But,  after all, it touches the elections campaign – even if editors failed to notice the connection. It appears in the report in Yediot Ahronot of the leadership struggle in the Oriental Ultra-Orthodox Shas Party. The above-mentioned Interior Minister Yishai who led the party in the past twelve years  now has to share power with his predecessor Aryeh Deri, who came back after a prolonged term of imprisonment on corruption charges.

So reports the veteran correspondent Akiva Novick:

"Until Deri's return to the party fold, [[Interior Minister]] Yishai dreamed of an aggressive elections campaign focusing on his war against the African infiltrators. 'We had counted on sweeping many votes on this' a party source told this week. 'we made some checks and found that this issue holds a considerable appeal to our potential voters'. However, the arrival of Aryeh Deri reshuffled the cards. 'Aryeh shudders to even think about this' says a confidant of Deri, who already in his first day embarked on steering the party's elections campaign. 'We are not against anything. As far as Aryeh is concerned, there will not be one word against the Sudanese. Our campaign will concentrate purely on social issues".

Really, it's not fair. For more than a year, Eli Yishai had worked hard at transforming himself into yet another Israeli Le Pen, an Israeli Geert Wilders. What did he not do? Fiery speeches on the existential threat which the Africans pose to the Jewish white (sic!) State of Israel. Speaking on the Knesset floor and making proposals in the cabinet and making sure that his proposals be actually implemented and sending police and inspectors to catch Black infiltrators and coming personally to the airport to make sure  they are all really placed on the aircraft to South Sudan, the men and the women and the children, to the very last. Nor did Yishai hesitate to leave his bureau and go down into the streets and meet personally with racist rabble rousers; talk to them and make speeches  and inspire them to persist in the sacred task of cleansing our country of the black infiltrators.

And exactly when it's money time, when Minister Yishai wants at last to cash in on his long hard work at incitement, suddenly that bastard Deri pops up and spoils it. Really, there is no justice in the world.

Saturday, October 13, 2012

So, what the hell are these elections about?

Two weeks ago the "Makor Rishon" newspaper glorified the canine unit of the Israel Defense Forces and its tireless contribution to the campaign proclaimed by the government of Israel against the African refugees who threaten to seek asylum in our enlightened country. The paper's correspondent went to the southern border and heard about the spectacular antics of the two-legged soldiers and their four-legged best friends: "Dogs are incomparably capable when it comes to a chase. They locate undesirables in the border area, identify them as infiltrators and immediately start pursuit. A dog can just go on chasing and chasing, not letting go. At present, in the new reality on the borders of Israel, chase dogs assume greater significance ("Makor Rishon", Sept. 28, 2012).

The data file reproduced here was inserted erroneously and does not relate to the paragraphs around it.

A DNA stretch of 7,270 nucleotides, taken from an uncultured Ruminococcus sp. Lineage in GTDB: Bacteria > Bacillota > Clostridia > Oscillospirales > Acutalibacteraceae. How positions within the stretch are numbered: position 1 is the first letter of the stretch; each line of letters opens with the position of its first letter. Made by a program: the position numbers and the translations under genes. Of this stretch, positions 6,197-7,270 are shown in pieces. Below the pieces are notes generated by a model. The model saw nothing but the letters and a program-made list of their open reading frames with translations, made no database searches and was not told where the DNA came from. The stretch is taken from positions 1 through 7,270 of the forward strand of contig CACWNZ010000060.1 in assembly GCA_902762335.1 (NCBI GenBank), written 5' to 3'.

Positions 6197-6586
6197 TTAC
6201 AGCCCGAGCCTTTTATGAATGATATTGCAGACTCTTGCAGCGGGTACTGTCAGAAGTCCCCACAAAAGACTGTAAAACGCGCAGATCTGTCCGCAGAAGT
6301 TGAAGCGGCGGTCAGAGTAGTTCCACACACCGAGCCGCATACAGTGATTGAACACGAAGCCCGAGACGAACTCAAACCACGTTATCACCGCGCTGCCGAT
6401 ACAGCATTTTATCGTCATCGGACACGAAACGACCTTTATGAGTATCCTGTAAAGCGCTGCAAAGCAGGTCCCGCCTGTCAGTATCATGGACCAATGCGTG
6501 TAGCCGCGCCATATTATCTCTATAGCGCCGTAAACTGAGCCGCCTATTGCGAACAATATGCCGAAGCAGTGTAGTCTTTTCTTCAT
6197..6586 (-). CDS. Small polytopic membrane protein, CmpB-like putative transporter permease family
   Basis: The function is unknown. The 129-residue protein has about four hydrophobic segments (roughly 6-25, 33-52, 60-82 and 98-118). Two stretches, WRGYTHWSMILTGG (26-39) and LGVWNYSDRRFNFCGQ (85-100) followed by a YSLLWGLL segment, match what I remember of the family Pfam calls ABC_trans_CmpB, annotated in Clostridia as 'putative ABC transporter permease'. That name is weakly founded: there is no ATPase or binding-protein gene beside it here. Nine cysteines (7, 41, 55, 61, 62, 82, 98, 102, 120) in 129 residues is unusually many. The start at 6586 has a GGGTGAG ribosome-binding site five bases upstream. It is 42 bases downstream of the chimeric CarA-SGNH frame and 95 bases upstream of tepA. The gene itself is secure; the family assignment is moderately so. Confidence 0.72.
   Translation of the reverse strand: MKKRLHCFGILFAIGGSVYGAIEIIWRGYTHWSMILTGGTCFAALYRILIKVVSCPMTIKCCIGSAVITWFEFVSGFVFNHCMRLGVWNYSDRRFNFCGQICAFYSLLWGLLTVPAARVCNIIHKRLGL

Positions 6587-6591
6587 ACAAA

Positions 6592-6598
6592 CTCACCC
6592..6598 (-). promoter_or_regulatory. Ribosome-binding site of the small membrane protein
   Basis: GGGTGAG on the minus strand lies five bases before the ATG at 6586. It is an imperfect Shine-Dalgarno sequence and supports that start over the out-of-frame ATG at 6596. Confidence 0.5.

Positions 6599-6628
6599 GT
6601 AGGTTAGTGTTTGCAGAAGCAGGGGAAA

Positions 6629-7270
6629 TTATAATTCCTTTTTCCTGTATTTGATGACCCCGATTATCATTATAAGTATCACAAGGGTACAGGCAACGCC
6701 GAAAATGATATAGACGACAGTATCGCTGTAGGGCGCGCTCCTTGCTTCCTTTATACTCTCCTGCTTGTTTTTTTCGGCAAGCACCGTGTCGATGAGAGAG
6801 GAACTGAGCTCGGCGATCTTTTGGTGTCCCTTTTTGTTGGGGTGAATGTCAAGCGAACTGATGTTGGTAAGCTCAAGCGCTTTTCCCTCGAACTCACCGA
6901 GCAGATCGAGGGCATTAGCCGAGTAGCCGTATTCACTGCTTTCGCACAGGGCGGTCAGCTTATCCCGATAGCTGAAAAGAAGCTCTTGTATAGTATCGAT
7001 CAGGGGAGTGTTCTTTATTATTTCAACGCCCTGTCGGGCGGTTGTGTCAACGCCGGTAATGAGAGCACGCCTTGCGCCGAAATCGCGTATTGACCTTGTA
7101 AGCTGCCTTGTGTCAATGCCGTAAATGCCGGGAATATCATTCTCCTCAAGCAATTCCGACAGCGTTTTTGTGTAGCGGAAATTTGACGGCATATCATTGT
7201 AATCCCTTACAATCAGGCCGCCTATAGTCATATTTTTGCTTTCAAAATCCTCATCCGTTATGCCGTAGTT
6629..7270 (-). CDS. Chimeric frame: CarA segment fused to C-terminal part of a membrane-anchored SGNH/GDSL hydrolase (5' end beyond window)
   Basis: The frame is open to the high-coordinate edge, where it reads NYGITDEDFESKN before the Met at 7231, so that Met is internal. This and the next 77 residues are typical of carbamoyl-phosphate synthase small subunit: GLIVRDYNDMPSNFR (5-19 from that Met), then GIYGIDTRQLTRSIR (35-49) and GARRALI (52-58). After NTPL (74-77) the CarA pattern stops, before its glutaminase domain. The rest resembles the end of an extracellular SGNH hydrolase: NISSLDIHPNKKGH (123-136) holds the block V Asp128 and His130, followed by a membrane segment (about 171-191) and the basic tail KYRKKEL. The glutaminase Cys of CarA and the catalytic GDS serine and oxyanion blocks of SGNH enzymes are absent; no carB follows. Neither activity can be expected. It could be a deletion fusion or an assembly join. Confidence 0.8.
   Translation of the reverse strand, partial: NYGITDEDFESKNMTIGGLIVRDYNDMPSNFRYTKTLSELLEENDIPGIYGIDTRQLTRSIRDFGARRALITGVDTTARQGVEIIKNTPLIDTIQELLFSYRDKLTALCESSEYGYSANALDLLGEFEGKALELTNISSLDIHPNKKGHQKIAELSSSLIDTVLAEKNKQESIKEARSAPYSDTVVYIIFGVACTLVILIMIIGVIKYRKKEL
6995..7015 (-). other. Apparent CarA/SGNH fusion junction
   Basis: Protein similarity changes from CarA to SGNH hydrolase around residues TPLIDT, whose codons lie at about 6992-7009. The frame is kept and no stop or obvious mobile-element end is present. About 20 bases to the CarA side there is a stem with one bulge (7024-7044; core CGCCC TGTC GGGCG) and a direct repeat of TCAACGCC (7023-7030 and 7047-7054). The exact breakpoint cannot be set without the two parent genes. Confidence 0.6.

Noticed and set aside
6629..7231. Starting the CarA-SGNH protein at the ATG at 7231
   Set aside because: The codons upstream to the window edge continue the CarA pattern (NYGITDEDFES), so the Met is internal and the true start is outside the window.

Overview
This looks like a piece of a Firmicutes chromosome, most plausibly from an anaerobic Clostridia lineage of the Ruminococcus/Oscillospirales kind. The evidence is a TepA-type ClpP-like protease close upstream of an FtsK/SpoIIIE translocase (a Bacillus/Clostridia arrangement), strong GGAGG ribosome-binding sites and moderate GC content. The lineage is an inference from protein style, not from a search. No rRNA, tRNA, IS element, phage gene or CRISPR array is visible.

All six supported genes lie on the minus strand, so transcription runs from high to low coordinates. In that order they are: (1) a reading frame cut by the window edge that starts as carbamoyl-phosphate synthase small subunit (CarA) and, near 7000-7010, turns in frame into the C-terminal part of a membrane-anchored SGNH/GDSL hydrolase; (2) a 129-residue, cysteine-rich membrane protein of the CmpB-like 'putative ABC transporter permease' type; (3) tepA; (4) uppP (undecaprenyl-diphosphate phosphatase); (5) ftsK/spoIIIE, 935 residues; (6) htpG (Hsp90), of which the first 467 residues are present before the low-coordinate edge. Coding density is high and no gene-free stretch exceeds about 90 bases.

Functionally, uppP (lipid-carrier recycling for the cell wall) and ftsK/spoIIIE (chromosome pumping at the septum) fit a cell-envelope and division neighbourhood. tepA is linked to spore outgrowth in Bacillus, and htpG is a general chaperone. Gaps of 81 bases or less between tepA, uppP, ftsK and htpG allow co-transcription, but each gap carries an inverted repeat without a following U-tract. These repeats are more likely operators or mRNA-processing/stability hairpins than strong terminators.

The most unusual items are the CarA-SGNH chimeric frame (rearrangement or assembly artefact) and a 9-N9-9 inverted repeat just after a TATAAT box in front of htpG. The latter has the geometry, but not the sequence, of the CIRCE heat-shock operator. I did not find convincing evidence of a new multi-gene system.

Just as the journalist arrived on the spot, our fine boys of the canine unit were in mourning. "In the course of operations on the Israeli-Egyptian border, one of the dogs was sent to chase and trace an infiltrator who had penetrated into the country. After a long chase, along dozens of kilometers,  the dog overheated and died." Of course, the soldiers conducted a proper military funeral at the special dog cemetery maintained by their unit.

But - no need to worry. Already in the near future the State of Israel might be in a position to spare her dedicated pursuit dogs such risks. The construction of the fence on the Egyptian border is drawing to a close. From now on, refugees fleeing genocide in Darfur or a terror regime in Eritrea would no longer be able to get out of their jungle and penetrate into our flourishing villa. The high border fence will block their way, and if they ask the soldiers on the border for a little water and food, the soldiers will be bound by explicit orders not to give them anything, so as not to encourage refugees to head our way. And if the refugees insist on sitting at the fence and begging and pleading, the  soldiers will be authorized to use tear gas to make them understand the hint, go away from our borders and disappear into the depths of the desert. And if, as happened a few weeks ago, pertinent Human Rights activists from Tel Aviv would try to approach and bring food and water to refugees, the army would  rush to declare the border area a Closed Military Zone. Not only in the Occupied Territories can this be done – also in the sovereign territory of Israel, the only democracy in the Middle East.